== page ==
Interaction network and the relationships between bromeliads and hummingbirds in an area of secondary Atlantic rain forest in southern Brazil

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Interaction network and the relationships between bromeliads and hummingbirds in an area of secondary Atlantic rain forest in southern Brazil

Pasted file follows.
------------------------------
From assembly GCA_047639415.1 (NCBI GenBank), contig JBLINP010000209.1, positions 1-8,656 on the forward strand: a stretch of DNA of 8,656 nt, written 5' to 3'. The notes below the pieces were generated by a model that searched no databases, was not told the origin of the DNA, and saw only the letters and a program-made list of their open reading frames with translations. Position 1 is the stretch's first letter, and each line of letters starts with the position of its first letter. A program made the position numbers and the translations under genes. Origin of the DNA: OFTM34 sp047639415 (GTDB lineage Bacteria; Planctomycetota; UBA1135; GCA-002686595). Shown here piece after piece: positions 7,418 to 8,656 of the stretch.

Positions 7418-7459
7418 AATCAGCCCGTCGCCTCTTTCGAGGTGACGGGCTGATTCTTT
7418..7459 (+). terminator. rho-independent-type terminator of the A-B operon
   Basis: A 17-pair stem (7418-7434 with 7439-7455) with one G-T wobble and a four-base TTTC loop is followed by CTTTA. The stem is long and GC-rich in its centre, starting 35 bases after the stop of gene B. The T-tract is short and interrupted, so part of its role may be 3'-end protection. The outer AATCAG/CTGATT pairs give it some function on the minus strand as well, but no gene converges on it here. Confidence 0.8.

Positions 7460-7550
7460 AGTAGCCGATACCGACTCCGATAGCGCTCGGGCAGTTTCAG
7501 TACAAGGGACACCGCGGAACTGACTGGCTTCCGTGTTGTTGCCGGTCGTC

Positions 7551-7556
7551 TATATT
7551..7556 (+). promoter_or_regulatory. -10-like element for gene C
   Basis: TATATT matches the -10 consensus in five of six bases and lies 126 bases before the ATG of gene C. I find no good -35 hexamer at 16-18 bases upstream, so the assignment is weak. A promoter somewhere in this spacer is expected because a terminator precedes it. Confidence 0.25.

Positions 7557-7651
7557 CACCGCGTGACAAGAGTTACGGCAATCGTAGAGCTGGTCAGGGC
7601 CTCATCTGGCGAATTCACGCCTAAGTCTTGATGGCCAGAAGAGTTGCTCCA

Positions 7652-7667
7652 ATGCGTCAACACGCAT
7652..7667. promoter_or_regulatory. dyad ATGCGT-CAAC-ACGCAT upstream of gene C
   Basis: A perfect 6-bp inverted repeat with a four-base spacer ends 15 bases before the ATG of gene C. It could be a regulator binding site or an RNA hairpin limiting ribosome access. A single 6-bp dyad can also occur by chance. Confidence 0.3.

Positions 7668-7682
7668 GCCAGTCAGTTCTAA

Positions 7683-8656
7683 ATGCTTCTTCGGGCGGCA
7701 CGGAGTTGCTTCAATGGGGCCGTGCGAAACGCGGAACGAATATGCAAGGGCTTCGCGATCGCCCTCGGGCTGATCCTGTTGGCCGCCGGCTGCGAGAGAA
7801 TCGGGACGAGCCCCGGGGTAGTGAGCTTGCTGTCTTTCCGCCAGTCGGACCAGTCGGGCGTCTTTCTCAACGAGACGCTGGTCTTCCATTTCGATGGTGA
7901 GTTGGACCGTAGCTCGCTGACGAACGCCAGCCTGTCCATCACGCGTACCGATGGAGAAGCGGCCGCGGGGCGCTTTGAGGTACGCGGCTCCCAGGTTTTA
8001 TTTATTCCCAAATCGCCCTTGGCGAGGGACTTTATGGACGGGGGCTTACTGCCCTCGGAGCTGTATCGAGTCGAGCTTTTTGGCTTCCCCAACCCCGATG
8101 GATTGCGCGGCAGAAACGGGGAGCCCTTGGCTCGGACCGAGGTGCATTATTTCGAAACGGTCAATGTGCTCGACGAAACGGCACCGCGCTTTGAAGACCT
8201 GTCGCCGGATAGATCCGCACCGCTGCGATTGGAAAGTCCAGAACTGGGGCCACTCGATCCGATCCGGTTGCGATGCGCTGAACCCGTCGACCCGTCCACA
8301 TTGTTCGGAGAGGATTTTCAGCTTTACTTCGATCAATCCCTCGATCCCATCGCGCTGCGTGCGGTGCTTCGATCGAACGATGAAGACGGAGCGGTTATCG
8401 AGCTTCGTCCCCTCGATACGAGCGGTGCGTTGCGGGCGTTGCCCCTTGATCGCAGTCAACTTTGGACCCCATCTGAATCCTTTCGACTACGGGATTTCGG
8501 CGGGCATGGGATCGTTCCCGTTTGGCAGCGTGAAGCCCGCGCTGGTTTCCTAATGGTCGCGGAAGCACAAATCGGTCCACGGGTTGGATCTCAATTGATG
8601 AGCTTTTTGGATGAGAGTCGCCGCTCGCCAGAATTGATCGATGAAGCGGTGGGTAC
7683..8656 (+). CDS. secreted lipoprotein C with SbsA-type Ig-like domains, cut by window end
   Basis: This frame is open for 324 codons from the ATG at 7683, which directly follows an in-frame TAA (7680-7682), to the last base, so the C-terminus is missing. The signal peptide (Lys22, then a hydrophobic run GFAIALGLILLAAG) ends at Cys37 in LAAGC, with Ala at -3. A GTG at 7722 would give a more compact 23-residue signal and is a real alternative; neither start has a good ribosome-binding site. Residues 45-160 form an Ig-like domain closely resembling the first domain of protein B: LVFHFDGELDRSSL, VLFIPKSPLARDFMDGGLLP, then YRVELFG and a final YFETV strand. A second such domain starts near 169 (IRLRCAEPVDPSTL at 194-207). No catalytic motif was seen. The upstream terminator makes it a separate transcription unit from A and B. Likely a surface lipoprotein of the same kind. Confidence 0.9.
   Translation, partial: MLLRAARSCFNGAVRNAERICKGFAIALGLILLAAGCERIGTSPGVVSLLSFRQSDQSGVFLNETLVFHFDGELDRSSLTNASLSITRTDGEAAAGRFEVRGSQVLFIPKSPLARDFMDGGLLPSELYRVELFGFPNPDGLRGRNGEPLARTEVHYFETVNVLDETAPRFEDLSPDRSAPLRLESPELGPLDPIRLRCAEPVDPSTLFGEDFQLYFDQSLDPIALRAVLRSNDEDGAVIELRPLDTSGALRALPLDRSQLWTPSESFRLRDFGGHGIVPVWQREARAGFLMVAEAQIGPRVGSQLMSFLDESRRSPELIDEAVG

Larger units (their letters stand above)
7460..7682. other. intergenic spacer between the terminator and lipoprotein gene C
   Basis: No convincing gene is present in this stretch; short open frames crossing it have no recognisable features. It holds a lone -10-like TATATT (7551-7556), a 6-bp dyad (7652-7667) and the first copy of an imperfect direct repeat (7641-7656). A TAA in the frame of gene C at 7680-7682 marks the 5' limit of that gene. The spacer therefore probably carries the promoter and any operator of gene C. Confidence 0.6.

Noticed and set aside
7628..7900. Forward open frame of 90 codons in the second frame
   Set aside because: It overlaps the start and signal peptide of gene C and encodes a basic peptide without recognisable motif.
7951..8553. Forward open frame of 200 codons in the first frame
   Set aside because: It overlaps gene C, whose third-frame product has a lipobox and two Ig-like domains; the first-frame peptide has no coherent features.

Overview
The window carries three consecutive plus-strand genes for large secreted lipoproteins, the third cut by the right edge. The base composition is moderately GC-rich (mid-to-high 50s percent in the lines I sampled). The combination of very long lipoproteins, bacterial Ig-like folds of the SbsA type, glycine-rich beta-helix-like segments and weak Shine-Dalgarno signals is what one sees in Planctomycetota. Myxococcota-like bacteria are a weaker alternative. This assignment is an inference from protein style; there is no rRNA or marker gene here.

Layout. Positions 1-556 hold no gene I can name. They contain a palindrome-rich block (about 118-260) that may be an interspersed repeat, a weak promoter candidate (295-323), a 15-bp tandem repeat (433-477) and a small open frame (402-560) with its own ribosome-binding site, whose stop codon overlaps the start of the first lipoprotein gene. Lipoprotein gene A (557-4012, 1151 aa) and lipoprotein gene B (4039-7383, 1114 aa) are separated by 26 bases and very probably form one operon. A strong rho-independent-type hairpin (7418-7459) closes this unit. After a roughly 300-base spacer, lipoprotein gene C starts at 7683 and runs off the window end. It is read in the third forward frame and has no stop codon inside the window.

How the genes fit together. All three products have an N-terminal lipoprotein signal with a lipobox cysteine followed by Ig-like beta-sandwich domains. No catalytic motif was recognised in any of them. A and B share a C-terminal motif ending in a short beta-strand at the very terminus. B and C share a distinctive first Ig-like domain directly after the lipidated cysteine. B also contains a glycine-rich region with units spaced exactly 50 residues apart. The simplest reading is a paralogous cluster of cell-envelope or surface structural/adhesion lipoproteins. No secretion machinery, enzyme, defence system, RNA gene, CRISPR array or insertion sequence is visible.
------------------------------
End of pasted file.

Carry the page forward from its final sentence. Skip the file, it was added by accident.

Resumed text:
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   Journal of Tropical Ecology  (2007) 23 :663–671. Copyright © 2007 Cambridge University Pressdoi:10.1017/S026646740700449X Printed in the United Kingdom Interaction network and the relationships between bromeliads andhummingbirds in an area of secondary Atlantic rain forest in southern Brazil V´ıtor de Queiroz Piacentini 1 and Isabela Galarda Varassin 2 P´os-graduac¸˜ao em Ecologia e Conservac¸˜ao, Universidade Federal do Paran´a, Curitiba, PR, Brasil (  Accepted 14 August 2007  ) Abstract:  The reciprocal importance of bromeliads and hummingbirds has been proposed for many years, evensuggesting coevolution between these two groups. Nevertheless, data are lacking that allow a better test of therelationships involved. Here we investigate the relationship between bromeliads and hummingbirds in an area of secondaryAtlanticrainforestin southernBrazil.Thestudyexaminedtheinteractionsamong12species ofbromeliadand 10 of hummingbird at Reserva Natural Salto Morato, Paran´a state. The number of flowering species of bromeliadand the species richness and abundance of hummingbirds were quantified monthly between November 2004 andOctober 2005. Focal observations on each bromeliad species were made to determine the hummingbird visitors.Neither species richness nor abundance of hummingbirds were related to bromeliad phenology. Together with themonthly variation in visit frequency by a given pollinator to a given plant, these factors indicate a generalizationin the use of bromeliads by hummingbirds and argue against tight coevolution.  Ramphodon naevius  and  Thaluraniaglaucopis  were the main pollinators in the community.  Aechmea nudicaulis  was the most generalist bromeliad species.The generalist species interacted with other generalists or with asymmetric specialists and there was no specialist– specialist interaction. This produced a strongly organized and nested matrix of interactions. This nestedness is similartootherplant-pollinatorsnetworks,supportingthehypothesisthattheevolutionaryrelationshipbetweenbromeliadsand hummingbirds is no stronger than that of other pollination networks. Key Words:  Bromeliaceae, coevolution, hummingbirds, interactions, nestedness, phenology, pollination systems INTRODUCTION Bats, butterflies and bees are known pollinators of bromeliads (Ara´ujo  et al . 2004, Machado & Semir 2006,Varassin2002),buthummingbirdsplaytheleadingrole:61% of the bromeliad species in the Bolivian Andes(Kessler & Kr¨omer 2000) and  c . 85% of the species in theAtlantic forest are pollinated primarily or exclusively byhummingbirds (Ara´ujo  et al . 2004, Varassin 2002). Onthe other hand, in some areas of the Atlantic rain forest,bromeliadspeciesrepresentmorethan30%oftheflowersused as a food resource by hummingbirds (Buzato  et al .2000). In montane forests, bromeliads are an importantsource of food, being represented by a large number of individuals (Dziedzioch  et al.  2003). 1 Corresponding author. Address: Rua Marcus Aur´elio Homem,285 88040-440, Florian´opolis – SC – Brazil. Email: ramphocelus@hotmail.com 2 Email: isagalarda@hotmail.com Despite the importance of one group for the other,only in the last decade have more detailed studies aboutthe relationship between bromeliads and hummingbirdsbeen conducted (Ara´ujo  et al.  2004, Buzato  et al.  2000,Machado & Semir 2006, Sazima  et al.  1996, Varassin2002, Varassin & Sazima 2000). Nevertheless, little isknownabouttheresponseofhummingbirdcommunitiesto the flowering phenology of bromeliads, or the natureof the plant-pollinator interactions that involve bothbromeliads and hummingbirds.Bromeliads have aggregated flowering in somelocations (Kaehler  et al . 2005), while flowering isdistributed throughout the year in other places (Ara´ujo et al.  2004). As birds respond to variation in resourceavailability (Poulin  et al.  1992), it is possible thatthe timing of bromeliad flowering may influence theabundanceorthepresenceofmigrantandresidentspeciesof hummingbird. Hummingbird abundance was relatedto the presence of ornithophilous bromeliads along analtitudinal gradient in the Bolivian rain forest (Kr¨omer et al.  2006).  664 V´ıTOR DE QUEIROZ PIACENTINI AND ISABELA GALARDA VARASSINThe idea of pair-wise coevolution – the extreme of spe-cialization – is well known, especially in plant-pollinatorinteractions.Notsurprisingly,coevolutionbetweenhum-mingbirds and some of their flowers, such as heliconias,hasbeensuggested(Snow&Teixeira1982,Stiles1978).Bromeliads (Benzing 1980, Reitz 1983) and humming-birds (Grantsau 1988, Sick 1997) overlap greatly intheir overall distributions and centres of speciation (inthe northern Andes) and a parallel evolution of bothgroupshasbeenproposed(Sick1997).Ontheotherhand,hummingbirdshavealifespanlongerthanthebloomingperiod of any bromeliad, so an extreme coevolution isphysiologicallyunfeasible(Waser et al .1996).Accordingto Feisinger (1983), the interactions presently observedbetween plants and hummingbirds are derived at bestfromadiffusecoevolution,i.e.agroupofpollinatorspeciesapplyingareciprocalselectiontoagroupofplantspecies.Specializationshouldnotbeviewedastheruleinplant-pollinator relationships. As an alternative, generalistpollination systems and asymmetric specialization (i.e.specializedspeciesinteractingprimarilywithgeneralists)have been presented as common situations in nature(V´azquez & Aizen 2003, 2004; Waser  et al . 1996).A lack of reciprocal specialized relationships and aneventual trend to generalization do not necessarilyimply‘disorganisation’orrandomnessinplant-pollinatorinteractions. It may reflect a ‘nested’ organisation ina plant-pollinator matrix, which can be quantified(Bascompte  et al . 2003). This nested matrix is the resultof a core of generalist pollinators interacting with plantsthat are also generalists, along with cases of asymmetricspecialization in both plants and pollinators (Bascompte et al . 2003, Jordano  et al . 2006).In this context, the relationship between bromeliadphenology and the hummingbird community in theAtlantic rain forest of southern Brazil was examined.We tested the following hypotheses: (1) both groups arestrongly linked and the number of bromeliad speciesflowering per month does relate to species richness orabundanceofhummingbirds;(2)Conversely,bothgroupsareveryweaklyinfluencedbyeachotherandthevisitingratebyhummingbirdsisaresultofrandomchoice,i.e.themost abundant hummingbirds in each month are thosewhovisitbromeliadsthemost;(3)Theguildsofpollinatorsaresimilarbetweenbromeliadspecies,withoutanytrendto specialization; (4) The hummingbird species forage onthesamebromeliadspecies,withoutanytrendtospecializ-ation;(5)Thehummingbird–bromeliadrelationshipisnotstructured and results in a random mutualistic network. STUDY SITE The Reserva Natural Salto Morato (RNSM) is locatedin Guaraquec¸aba, on the northern coast of the Figure 1.  Rainfall (bars) and monthly mean temperature (line) inGuaraquec¸aba, Paran´a state. Historical means from 1978–2005(IAPAR). state of Paran´a (25 ◦ 09   –25 ◦ 11  S, 48 ◦ 16   –48 ◦ 20  W).Recognized as a Natural Heritage Site by UNESCO in1999, the reserve has an area of 2340ha and rangesfrom 15 m to 918 m asl. Following the Koeppenclassification (McKnight & Hess 2005), the climate of the region is Af – tropical wet, no dry season – with amean annual temperature of 21 ◦ C and monthly meansrangingbetween25 ◦ Cand17 ◦ C.FromOctobertoMarchhigh temperatures and rainfall prevail at RNSM, whilefrom April to September the climate is colder and drier(Figure1). RNSM is covered by Atlantic rain forest of different successional stages.For data collection, we selected 6.35km of trails fromanalreadyestablishednetworkinRNSM.Themajorityof these trails lies in mature secondary forest ( > 60 y old)and early secondary forest (up to 35 y old), but also passthrough some more open areas of abandoned pasture inthebeginningstagesofregeneration(12yold).Elevationsin our study site were below 160 m asl.There are 28 species of epiphytic bromeliad in theRNSM, the majority of which fall into one of two genera, Vriesea  (12 species) or  Aechmea  (6 species; Gatti 2000),andthereare17hummingbirdspecies(Straube&Urben-Filho 2005). METHODSData collection We investigated bromeliad and hummingbird interac-tions during monthly field trips to the study site betweenNovember 2004 and October 2005. We quantifiedflowering bromeliad species by walking each trail andrecording all bromeliads within view that had activeinflorescences.Weidentifiedmostbromeliadsinthefield,usingpublishedguides(Reitz1983),butcollectedsamplesand/or consulted experts when necessary.  Structure of a bromeliad–hummingbird network  665We performed two censuses per monthly field trip toestimate hummingbird abundance. Each census lastedabout 4 h; during this time we observed hummingbirdactivity along our 6.35-km trail system, identifyingspecies visually or acoustically (adapted from Bibby etal . 2000). We always carried out one census in themorning, starting about 30 min after sunrise, and theother in the afternoon, starting 4–5h before sunset.Each month, we estimated the species richness of the hummingbird community based on the censuses,observations at flowering bromeliads, and opportunisticrecords. Taxonomy follows the Brazilian OrnithologicalRecords Committee (http://www.cbro.org.br).The frequency of visits of the hummingbirds to thebromeliads (number of visits per unit time) was obtainedby direct observation of bromeliads in flower, using themethod of focal observation (Dafni 1992). Floweringindividuals of each bromeliad species were observed inthe morning, starting about 30 min after sunrise, as wellas in the afternoon, ending close to sunset. Individualsof each bromeliad species were observed altogether for atleast8hpermonth,withafewexceptionsduetoadverseclimatic conditions or the absence of flowers in the daysfollowing the first observation.Weopportunisticallynoteddataonvisitstobromeliadsby other pollinators (e.g. bees), as well as hummingbirdvisits to other plants. Statistical analyses To test if monthly hummingbird abundance or spe-cies richness was influenced by bromeliad floweringphenology, we used Pearson correlations to comparethe number of flowering bromeliad species per monthto both the number of hummingbird species and overallhummingbird abundance, as well as to the monthlyabundance of the hummingbird species that wererecorded in every field trip.We used a G-test of independence to examine whethervisit frequencies of each hummingbird species to eachbromeliad species reflected the relative abundance of those species in the study site, but only when thebromeliad species were visited by at least two humming-bird species in the same month.We used the Jaccard index (Magurran 1988) to cal-culatethesimilarityofthebromeliadspeciesaccordingtotheirguildofhummingbirdvisitorsandthenwegenerateda dendrogram of similarity using the unweighted pair-group method with arithmetic averages (UPGMA) asthe grouping method and the Fitopac software package(Shepherd 1987). The same procedure was used tocalculate the similarity of the hummingbird speciesaccording to the bromeliads used by each species.Thenestedness( N  )ofthebromeliad-hummingbirdnet-work,aswellasitsconnectivity,wascalculatedusingthesoftware ANINHADO (Guimar˜aes & Guimar˜aes 2006).Wecomparedthebromeliad-hummingbirdnetworkwiththe null model ‘CE’ offered by the software: in thismodel, the probability of a cell  a ij  showing a presenceis(P i /C + P  j /R)/2,inwhichP i isthenumberofpresencesintherow i ,P  j isthenumberofpresencesinthecolumn  j , C   is the number of columns and  R  is the number of rows.Thatmeansthattheprobabilityofdrawinganinteractionis proportional to the observed number of interactions of both the animal and the plant species (Bascompte  et al .2003,Guimar˜aes etal .2007).Thisisamoreconservativeinference aboutthe significanceofnestedness thanusinganullmodelinwhicheachcellinthematrixhasthesameprobability of being occupied (Bascompte  et al . 2003).Since the bromeliad–hummingbird network belongs to awider network that encompasses the whole communityof plants and their pollinators, we also calculated, forcomparisons, the nestedness of a more comprehensivematrix that included all the other plants besides thebromeliads that were recorded to receive visits of hummingbirds.Forallanalyses,weconsideredresultssignificantifP ≤ 0.05. RESULTSHummingbird community composition and bromeliadphenology We found 13 bromeliad species flowering at our studysiteduringthestudyperiodandquantifiedhummingbirdvisitationfor12ofthem(Table1).Thereareatleastsevenotherbromeliadspeciesthatoccurinthestudyarea(pers.obs.).  Vriesea erythrodactylum  was not included due toobserver difficulty in viewing flowers.Bromeliads in the RNSM flower throughout the year.In each month there were at least two bromeliad speciesin flower, except for October 2005, when only onespecies bloomed (Table 1). The months with the greatestnumber of blooming species were January (five species)and December, February and April (four species).We found nine hummingbird species in our study siteduring the study period (Table 2), although a tenthspecies ( Calliphlox amethystina ) was observed during afield trip in September 2004.  Ramphodon naevius  and Thalurania glaucopis  were recorded at least once duringeach month of our study and were considered residentspecies.  Phaethornis squalidus  was also considered aresident, even though it was not recorded in four of themonths. Amaziliaversicolor  , Anthracothoraxnigricollis , Florisuga fusca, Aphantochroa cirrochloris  and  Lophornischalybeus  were considered summer migrants, i.e. they  666 V´ıTOR DE QUEIROZ PIACENTINI AND ISABELA GALARDA VARASSIN Table 1.  Monthly flowering of bromeliad species at Reserva Natural Salto Morato between November 2004 and October 2005. Species are listedaccording to their flowering sequence.N D J F M A M J J A S O Aechmea nudicaulis  (L.) Grisebach  x Nidularium innocentii  Lemaire  x x x Vriesea erythrodactylon  Morren ex Mez  x x x x Aechmea pectinata  Baker  x x x Nidularium procerum  Lindman  x x x Vriesea ensiformis  (Vellozo) Beer  x x x x Vriesea incurvata  Gaudichaud  x x x x Vriesea rodigasiana  Morren  x x x Aechmea ornata  Baker  x x Vriesea carinata  Wawra  x x x Aechmea organensis  Wawra  x x Vriesea  cf  . friburgensis  Mez  x x Ananas bracteatus  (Lindley) Schultes f.  x Number of species 3 4 5 4 3 4 3 2 2 2 2 1 werepresentatRNSMonlyduringthe(austral)summer.Despite being recorded once in the surroundings of thereserve in May,  Amazilia fimbriata  was recorded insideRNSM only in September and October.We also observed the bromeliad  Aechmea nudicaulis being visited by three species of bee and a bird, thebananaquit  Coereba flaveola  (Linnaeus), and  Vriesearodigasiana ,  Aechmea ornata  and  Ananas bracteatus  beingvisited by bees, the latter bromeliad also visited by twospecies of Lepidoptera. Hummingbirds were seen visitingplants of various other families, including:  Ramphodonnaevius  and  Florisuga fusca  visiting  Costus spiralis  Rosc.; R. naevius  and  Thalurania glaucopis  visiting  Psychotrianuda  Wawra,  Erythrina speciosa  Andrews and  Heliconiavelloziana Emygdio; R.naevius , T.glaucopis , Anthracothoraxnigricollis  and  Aphantochroa cirrochloris  visiting  Musarosacea  Jacq.;  T. glaucopis  and  F. fusca  visiting  Hedychiumcoronarium Koenig;and T. glaucopis visiting Rubus sp.andan unidentified Marantaceae (aff.  Calathea ). Note that Musa rosacea  and  Hedychium coronarium  are not nativespecies. Bromeliad–hummingbird interactions Aechmeanudicaulis wasvisitedmostfrequentlyandbythelargest number of species (Table 3).  Vriesea rodigasiana was visited by the second largest number of speciesand  Ananas bracteatus  had the second highest frequencyof hummingbird visits. Four bromeliad species werevisited by two or more hummingbird species in the samemonth. When we determined the relative abundance of hummingbird species using the frequency of their visitsto bromeliads, it was not equal to relative abundancesderived from census data ( Aechmea nudicaulis : G = 56.2,df  = 4,P < 0.05; Aechmea pectinata :G = 17.4,df  = 3,P < 0.05;  Vriesea rodigasiana : G = 18.2, df  = 2, P  <  0.05; Aechmea ornata : G = 24.9, df  = 1, P < 0.05).The frequency of visits by hummingbird species variedfrom month to month. With the same observation efforton  Vriesea ensiformis ,  Ramphodon naevius  made 16 visitsin January, one in February and six in March. Similarly,in May  Ramphodon naevius  visited  Aechmea ornata  eighttimes, whereas in the following month it visited only Table2. MonthlyoccurrenceofhummingbirdspeciesatReservaNaturalSaltoMorato(RNSM)betweenNovember2004andOctober2005.Numbersrefertotheabundanceobservedduringthecensuses.An‘x’meansthatthespecieswasobservedinRNSMthatmonth,butwasnotrecordedduringthe censuses.N D J F M A M J J A S O Ramphodon naevius  (Dumont) 12 4 19 18 15 15 15 17 15 29 28 9 Thalurania glaucopis  (Gmelin) 3 6 7 2 7 x 5 6 9 6 6 3 Phaethornis squalidus  (Temminck) 1 2 2 1 x x x x Florisuga fusca  (Vieillot) 10 5 2 5 3 Anthracothorax nigricollis (Vieillot) 2 1 2 x 1 x Amazilia versicolor   (Vieillot) 3 12 5 1 2 x Lophornis chalybeus  (Vieillot) x 1 1 Aphantochroa cirrochloris  (Vieillot) 1 x x Amazilia fimbriata  (Gmelin) 1 xNumber of species 7 7 7 7 5 3 3 3 2 3 4 6  Structure of a bromeliad–hummingbird network  667 Table 3.  Total observation effort, rate of hummingbird visits and number of visiting species to each bromeliad species at Reserva Natural SaltoMorato between November 2004 and October 2005. Rn = Ramphodon naevius , Tg = Thalurania glaucopis , Ps = Phaethornis squalidus , Ff  = Florisuga fusca , Av = Amazilia versicolo r, Af  = Amazilia fimbriata , Lc = Lophornis chalybeus  and Ca = Callyphlox amethystina  (Boddaert).Hummingbird visits (records h − 1 )Observ. effort (h)  Rn Tg Ps Ff Av Af Lc Ca  Numberofspecies Aechmea nudicaulis  9 0.11 3.22 0.11 1.22 0.55 5 Nidularium innocentii  13.8 0.51 1 Nidularium procerum  10 0.7 1 Aechmea pectinata  14 0.86 0.57 2 Vriesea ensiformis  26 0.84 1 Vriesea incurvata  33 0.33 1 Vriesea rodigasiana  16 0.31 0.5 0.12  ∗  4 Aechmea ornata  16 0.62 1.5 2 Vriesea carinata  18 0.17 1 Aechmea organensis  12 0.83 0.08 2 Vriesea  cf.  friburgensis  12 0.25 0.08 2 Ananas bracteatus  8 0.12 2.75 2 ∗ A single opportunistic record from September 2004. twice,and Thalurania glaucopis ,absentinMay,visitedthesame bromeliad 24 times.The number of flowering bromeliad species in eachmonthwasnotrelatedtoeithermonthlyspeciesrichness(Pearson, r = 0.47; P = 0.12; n = 12) or abundance of hummingbirds(r = 0.42; P = 0.17; n = 12). Nor did wefind a relationship between the number of floweringbromeliad species and the abundance of the twohummingbird species that were recorded every month inour study site ( Ramphodon naevius : r =− 0.18; P = 0.59;n = 12; Thaluraniaglaucopis :r =  –0.19;P = 0.56;n = 12).The dendrogram of similarity grouped the bromeliadsaccording to the visitors/pollinators of each species,ranging from the most specialized species (those visitedonly by  Ramphodon naevius ) to the more generalist,such as  Aechmea nudicaulis , which was visited by fivehummingbird species (Figure 2). Figure 2.  Dendrogram of similarity of bromeliad species at ReservaNatural Salto Morato in relation to their hummingbird visitors(cophenetic correlation = 0.96). The analysis of similarity on the use of bromeliadsby the hummingbirds grouped  Ramphodon naevius  and Thalurania glaucopis  as the two most differentiated in thecommunity. Not surprisingly, these were also the mostgeneralisthummingbirds.Theremaininghummingbirdsvisitedonlyonebromeliadspeciesandthusweregroupedaccording to the species visited (Figure 3).The matrix of interactions between bromeliad andhummingbird species had a nestedness value of  N  = 0.922(P = 0.01;Figure4a),with25%connectivity.Amplifyingthematrixtoincludetheotherplantsobservedtobefoodresourcesforthehummingbirds,thenestednessvalueremainedsimilar, N  = 0.918(P = 0.01;Figure4b),but with a slightly lower connectivity: 19%, as expectedfrom the well-known negative relationship betweenconnectivity and number of species. Figure 3.  Dendrogram of similarity of hummingbird species at ReservaNatural Salto Morato according to the bromeliads used by each species(cophenetic correlation = 0.99).